Sabbioneta, Gonzaga’s little Athens

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Sabbioneta, Gonzaga’s little Athens

A strong Jewish past
Sabbioneta, particolare del fregio superiore dell’Armadio Sacro © Alberto Jona Falco

33 kilometers from Mantua, Sabbioneta is “the Gonzaga’s little Athens”. In the town, Prince Vespasiano’s court (1531-1591), lived Jewish money-lenders and printers. Tobia Foà and Salomone Forti used to work in Via della Stamperia (formerly Via Fabio Filzi). A lively and flourishing town under Vespasiano Gonzaga, it underwent a period of decadence after his death. At that time the group of Jews residing in Sabbioneta split: some left, some others stayed. The Jews who remained independent from Mantua, their mother-community, expanded the synagogue, keeping the cemetery. 

Associazione Pro Loco - Piazza San Rocco, 2/b tel. 0375 52039,

mappa grafica sabbioneta


The Jews used to live between Piazza San Rocco, Via Campi and Via Pio Foà. The first 17th century synagogue with the entrance in Via Campi was expanded and restored in 1824 by architect Carlo Visioli (the same who designed Viadana synagogue). The prayer hall on the third floor is rectangular. On the entrance door you can see the date, 5584 (1823-1824) and the Jewish inscription “I will dwell on your humerus”. Aròn and tevà (cupboard and pulpit) lies on the eastern wall, in front of the entrance. The brick aròn is shaped as a temple: a fronton, decorated with a crown and the Jewish inscription “The law will surely come from me, and who upholds it will be lucky” with two fake marble columns with Corinthian capitals. It has two wooden doors, divided into six tiles with two lunettes above, decorated in green and gold. It stands in a raised position. At its feet is the tevà and in front a wrought iron gate. On the side, two lamps, the only piece of furniture remaining of the old synagogue. The vault is decorated with plaster, divided into frames. The women’s gallery, supported by columns, faces the hall, closed by wooden grilles. The hall, restored by Brescia Monuments and Fine Arts Department in 1994, is included in the city tour. It was damaged during the earthquake in 2012. While some buildings were being restored, three mezuzòth were found on the doorpost. They are three blue glass vials with a small parchment roll inside, on which a prayer is written; today they are held in the Sacred Art Musem, number 6 via Pesenti. Outside Porta Imperiale there’s the 19th century Jewish cemetery.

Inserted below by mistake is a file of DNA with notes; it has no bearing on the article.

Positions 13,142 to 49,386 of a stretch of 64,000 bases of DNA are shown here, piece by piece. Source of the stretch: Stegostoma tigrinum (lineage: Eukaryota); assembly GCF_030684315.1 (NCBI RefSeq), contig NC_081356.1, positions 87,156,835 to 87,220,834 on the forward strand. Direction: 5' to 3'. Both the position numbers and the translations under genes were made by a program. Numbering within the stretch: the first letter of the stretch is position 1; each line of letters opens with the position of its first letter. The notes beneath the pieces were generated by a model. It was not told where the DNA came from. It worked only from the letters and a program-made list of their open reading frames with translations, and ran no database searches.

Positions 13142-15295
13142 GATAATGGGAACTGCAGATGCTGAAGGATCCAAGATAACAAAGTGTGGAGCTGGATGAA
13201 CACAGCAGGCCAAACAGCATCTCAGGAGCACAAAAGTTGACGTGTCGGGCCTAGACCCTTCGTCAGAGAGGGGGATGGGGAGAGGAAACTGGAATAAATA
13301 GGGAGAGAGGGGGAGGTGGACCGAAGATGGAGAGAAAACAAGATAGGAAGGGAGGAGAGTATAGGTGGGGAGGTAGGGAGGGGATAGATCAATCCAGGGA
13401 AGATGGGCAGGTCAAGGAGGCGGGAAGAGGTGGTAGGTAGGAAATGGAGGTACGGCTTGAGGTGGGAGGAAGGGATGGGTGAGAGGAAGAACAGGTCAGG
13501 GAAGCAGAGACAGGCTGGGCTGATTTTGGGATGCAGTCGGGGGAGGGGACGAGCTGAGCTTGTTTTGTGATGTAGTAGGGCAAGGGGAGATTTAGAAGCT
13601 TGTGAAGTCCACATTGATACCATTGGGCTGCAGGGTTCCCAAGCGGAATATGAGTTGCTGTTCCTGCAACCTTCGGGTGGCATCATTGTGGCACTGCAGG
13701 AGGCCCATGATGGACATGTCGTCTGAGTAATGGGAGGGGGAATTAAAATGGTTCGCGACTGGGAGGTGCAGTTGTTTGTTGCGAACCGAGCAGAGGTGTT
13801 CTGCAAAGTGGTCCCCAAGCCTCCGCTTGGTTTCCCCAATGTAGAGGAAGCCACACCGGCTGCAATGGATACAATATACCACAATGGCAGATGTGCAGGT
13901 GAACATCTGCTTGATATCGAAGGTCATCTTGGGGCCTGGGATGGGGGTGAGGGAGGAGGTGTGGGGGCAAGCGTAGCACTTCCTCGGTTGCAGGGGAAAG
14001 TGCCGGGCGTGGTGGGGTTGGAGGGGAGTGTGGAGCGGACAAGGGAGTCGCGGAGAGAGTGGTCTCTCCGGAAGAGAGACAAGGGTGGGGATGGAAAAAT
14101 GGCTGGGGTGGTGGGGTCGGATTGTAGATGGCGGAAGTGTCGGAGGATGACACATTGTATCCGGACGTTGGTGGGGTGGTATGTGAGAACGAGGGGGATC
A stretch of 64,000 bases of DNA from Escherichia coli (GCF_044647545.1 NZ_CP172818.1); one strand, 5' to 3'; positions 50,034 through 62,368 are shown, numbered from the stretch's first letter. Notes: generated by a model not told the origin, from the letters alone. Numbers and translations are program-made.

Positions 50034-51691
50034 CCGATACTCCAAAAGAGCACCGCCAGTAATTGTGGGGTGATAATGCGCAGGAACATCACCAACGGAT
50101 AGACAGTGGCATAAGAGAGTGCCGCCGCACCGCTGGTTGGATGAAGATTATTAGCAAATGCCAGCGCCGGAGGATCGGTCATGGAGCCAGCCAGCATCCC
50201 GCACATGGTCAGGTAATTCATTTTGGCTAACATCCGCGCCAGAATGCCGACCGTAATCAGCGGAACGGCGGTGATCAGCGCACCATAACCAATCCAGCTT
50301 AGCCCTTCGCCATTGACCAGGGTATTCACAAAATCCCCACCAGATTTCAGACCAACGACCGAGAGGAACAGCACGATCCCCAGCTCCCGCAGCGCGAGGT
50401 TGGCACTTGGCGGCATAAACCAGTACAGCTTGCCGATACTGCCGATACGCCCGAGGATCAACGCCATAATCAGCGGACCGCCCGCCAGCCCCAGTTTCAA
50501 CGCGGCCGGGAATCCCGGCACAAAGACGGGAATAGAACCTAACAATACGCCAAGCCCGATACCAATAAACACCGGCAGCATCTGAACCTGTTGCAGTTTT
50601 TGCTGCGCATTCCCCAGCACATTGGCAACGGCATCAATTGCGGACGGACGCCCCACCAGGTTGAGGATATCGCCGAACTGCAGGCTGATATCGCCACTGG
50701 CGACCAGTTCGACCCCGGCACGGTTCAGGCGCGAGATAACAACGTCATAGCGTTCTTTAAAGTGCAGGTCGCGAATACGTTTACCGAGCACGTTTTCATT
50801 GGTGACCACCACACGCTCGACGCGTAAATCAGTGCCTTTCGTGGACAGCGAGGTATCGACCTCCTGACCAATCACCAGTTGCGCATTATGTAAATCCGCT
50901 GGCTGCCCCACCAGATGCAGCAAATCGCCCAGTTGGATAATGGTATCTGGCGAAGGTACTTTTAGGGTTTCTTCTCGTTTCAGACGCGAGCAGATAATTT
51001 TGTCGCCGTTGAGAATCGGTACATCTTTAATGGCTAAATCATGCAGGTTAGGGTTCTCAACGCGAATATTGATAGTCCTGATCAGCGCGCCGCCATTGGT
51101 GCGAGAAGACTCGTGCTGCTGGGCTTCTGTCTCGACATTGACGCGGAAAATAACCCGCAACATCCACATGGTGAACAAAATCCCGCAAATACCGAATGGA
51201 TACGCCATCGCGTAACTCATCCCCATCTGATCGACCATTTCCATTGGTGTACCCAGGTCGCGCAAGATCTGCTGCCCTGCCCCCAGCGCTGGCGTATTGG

It’s a Renaissance town closed by hexagonal walls, with two entrance doors. We recommend visiting the Palazzo Ducale, with porticoed ground floor, marble windows on the first floor and a small tower. Inside, a rich hall with a wooden ceiling, statues and paintings. In the square, you can find the church of Santa Maria Assunta in white and pink marble, a high bell tower and the church of the Incoronata. Under the portico, a gravestone commemorates Leone Donato Forti, the Jew who gave the church back to the religious authorities in 1826 “for the country’s sake”, after it had been deconsecrated in 1810 by Napoleon’s troops. Inside the mausoleum there are the Duke’s remains. We recommend visiting the Olympic Theatre, with a rectangular plan with steps, galleries and frescoed walls. Piazza Castello, formerly Piazza d’Armi, is surrounded by a long portico with the Galleria degli Antichi, and it is connected to the Garden Palace or Casino, built as a place for the Prince’s pleasure. Inside there are sumptuous halls.